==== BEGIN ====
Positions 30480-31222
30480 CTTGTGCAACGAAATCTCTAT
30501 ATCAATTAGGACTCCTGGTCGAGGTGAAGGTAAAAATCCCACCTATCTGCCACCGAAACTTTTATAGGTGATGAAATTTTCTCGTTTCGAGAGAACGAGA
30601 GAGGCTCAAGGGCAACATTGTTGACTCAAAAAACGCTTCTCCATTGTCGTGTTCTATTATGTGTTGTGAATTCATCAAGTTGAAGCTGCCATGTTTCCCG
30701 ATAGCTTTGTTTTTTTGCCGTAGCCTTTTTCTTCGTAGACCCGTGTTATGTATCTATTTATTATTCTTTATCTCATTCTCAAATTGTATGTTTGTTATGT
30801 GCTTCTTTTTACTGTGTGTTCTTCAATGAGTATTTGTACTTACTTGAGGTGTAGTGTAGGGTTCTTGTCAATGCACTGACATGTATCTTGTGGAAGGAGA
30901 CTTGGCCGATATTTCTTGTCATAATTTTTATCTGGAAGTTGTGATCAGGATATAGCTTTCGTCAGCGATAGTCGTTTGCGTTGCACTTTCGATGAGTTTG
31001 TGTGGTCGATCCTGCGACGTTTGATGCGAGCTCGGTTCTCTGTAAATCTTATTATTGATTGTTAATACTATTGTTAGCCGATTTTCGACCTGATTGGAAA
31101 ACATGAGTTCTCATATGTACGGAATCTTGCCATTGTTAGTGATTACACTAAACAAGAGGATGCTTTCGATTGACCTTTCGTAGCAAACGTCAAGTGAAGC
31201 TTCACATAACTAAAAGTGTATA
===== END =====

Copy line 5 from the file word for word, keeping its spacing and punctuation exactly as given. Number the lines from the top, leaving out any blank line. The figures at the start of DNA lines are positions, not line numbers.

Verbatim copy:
30701 ATAGCTTTGTTTTTTTGCCGTAGCCTTTTTCTTCGTAGACCCGTGTTATGTATCTATTTATTATTCTTTATCTCATTCTCAAATTGTATGTTTGTTATGT